a. Certain characteristics of the mesothelium in general. Are these macrophags of the coelomic cavities cells which have migrated into these body spaces from the neighboring blood vessels or are they tissue cells which have become detached or liberated from the tissue walls surrounding these cavities where they have undergone further differentiation and assumed phagocytic and possibly other functional activities in the serous fluids? As to the first view, while no conclusive evidence of such a migration of macrophags from the blood vessels and adjacent tissues was obtained, it is to be recognized as not improbable that such cells may enter the embryonic coelom in this manner as has been maintained by Maximow to occur in the serous cavities of even the adult mammal. But the crucial question still remains as to whether this is to be regarded as the only source of the coelomic macrophags in the embryonic body cavities.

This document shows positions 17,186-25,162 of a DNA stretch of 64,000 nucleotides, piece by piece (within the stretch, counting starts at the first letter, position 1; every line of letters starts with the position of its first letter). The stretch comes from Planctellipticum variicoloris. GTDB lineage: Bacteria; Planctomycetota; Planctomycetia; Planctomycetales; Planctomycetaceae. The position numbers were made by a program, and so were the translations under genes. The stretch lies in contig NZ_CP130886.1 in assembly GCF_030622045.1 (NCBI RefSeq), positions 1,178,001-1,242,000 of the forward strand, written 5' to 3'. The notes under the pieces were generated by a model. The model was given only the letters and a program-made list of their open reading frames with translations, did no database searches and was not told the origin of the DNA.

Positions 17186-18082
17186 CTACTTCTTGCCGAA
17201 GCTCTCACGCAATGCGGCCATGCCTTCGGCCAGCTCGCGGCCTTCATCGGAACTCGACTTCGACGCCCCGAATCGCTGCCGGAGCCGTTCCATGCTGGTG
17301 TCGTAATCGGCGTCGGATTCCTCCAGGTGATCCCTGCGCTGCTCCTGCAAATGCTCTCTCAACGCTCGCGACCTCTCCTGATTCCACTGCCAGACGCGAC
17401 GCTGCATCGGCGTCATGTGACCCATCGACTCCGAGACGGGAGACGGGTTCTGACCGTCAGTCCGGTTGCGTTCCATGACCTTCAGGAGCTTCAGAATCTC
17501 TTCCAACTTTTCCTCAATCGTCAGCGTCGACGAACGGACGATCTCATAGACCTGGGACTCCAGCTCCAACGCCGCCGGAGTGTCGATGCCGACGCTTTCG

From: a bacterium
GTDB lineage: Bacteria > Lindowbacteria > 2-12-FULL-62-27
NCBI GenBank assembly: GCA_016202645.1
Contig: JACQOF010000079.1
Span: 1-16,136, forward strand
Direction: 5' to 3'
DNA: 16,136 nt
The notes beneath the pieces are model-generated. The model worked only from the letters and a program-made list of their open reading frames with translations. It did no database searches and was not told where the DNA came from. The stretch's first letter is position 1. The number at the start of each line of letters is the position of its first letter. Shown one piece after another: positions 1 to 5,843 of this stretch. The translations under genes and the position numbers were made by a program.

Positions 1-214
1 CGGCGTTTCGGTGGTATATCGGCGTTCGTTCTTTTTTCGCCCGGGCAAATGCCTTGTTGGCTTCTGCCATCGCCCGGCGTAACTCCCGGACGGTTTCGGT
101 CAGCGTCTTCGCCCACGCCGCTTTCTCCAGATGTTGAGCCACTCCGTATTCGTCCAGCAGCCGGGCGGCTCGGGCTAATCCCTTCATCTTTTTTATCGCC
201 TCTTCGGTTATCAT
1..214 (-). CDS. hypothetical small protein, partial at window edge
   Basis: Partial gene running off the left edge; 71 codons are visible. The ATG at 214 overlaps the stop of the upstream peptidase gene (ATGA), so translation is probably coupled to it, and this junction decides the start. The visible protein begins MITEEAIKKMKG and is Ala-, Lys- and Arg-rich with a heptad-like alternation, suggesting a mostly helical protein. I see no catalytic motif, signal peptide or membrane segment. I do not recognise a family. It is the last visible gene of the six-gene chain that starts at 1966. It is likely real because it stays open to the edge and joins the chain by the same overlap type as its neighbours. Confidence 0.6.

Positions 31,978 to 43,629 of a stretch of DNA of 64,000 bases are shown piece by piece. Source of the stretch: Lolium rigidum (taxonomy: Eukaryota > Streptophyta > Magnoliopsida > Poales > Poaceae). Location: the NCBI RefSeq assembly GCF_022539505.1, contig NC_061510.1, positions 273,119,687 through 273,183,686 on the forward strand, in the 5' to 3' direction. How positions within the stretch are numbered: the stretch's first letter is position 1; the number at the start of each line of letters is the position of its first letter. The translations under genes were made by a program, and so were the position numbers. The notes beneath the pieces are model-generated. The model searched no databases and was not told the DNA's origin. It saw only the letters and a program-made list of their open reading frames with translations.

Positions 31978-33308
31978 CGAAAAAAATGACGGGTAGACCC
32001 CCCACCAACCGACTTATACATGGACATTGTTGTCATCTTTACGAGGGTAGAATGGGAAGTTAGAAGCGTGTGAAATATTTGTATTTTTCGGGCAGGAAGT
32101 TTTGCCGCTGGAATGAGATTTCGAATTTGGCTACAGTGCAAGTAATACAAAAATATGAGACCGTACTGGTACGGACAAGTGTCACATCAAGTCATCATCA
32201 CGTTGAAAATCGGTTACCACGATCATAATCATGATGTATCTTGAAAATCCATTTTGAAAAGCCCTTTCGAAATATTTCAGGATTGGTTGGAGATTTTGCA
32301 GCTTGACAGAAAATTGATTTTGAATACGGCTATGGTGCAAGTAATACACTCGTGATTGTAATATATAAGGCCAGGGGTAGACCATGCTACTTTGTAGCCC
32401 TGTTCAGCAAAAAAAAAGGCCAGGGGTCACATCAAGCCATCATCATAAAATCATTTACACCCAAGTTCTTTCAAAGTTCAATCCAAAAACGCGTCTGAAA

The embryonic mesothelium consists of cells which are rather flattened in form. The nuclei also have a correlated flattened oval shape and cell walls are not clearly evident. Tj^ically these cells form a single epithelial layer lining the coelomic cavities {mes in figs. 15 to 18 and 41 to 44). Such a layer is, however, by no means always sharply defined, for in various regions the surface cells are in such an intimate syncytial association with the deeper lying cells that characteristic structural differences between them are not readily evident, indeed in certain regions the conditions are such as to suggest that the surface mesothelial cells may have given rise to many deeper lying cells comparable to the endothelial growths described by Mall ('12, pp. 258, 261) in certain endocardial regions of the heart. In a careful study of the mesothelium as seen in serial sections, it may be noted that the form and structure of its component cells are not always constant throughout the body cavities. In various regions the flattened mesothelial cell body, as well as its nucleus are observed to have assumed a more rounded form and not infrequently a more basophilic stain reaction. Instances of such changes involving only single cells or small groups of cells are especially evident in the visceral epicardium. Cells may be observed in which the nuclei instead of being oval or flattened are more rounded or spherical in shape and not infrequently indented in a kidney shaped manner (figs. 17 and 42). The cytoplasm also is rounded up, the cell as a whole projects from the mesothelial surface and in some instances is attached by only a slender basal cytoplasmic process (fig. 41). It may be observed that as a rule the cytoplasm of such cells also presents a more basophihc stain. Many of these cells have every appearance of being destined to become subsequently detached from the coelomic wall, and it appears evident that when liberated into the body cavity they would be practically indistinguishable in either nuclear or cytoplasmic structure from the macrophags already present in the serous fluid. The important point that the mesothelial cell may function in a phagocytic manner seems clearly demonstrated in figure 42 showing erythrocytic inclusions in the mesothelial cytoplasm. Figure 44 represents a section through a region of the visceral epicardium in which the prohferative activities involve a larger number of cells. Many of the apparently recently liberated cells are phagocytically active, present vacuoles and bud-like cytoplasmic processes and appear identical with the typical coelomic macrophags.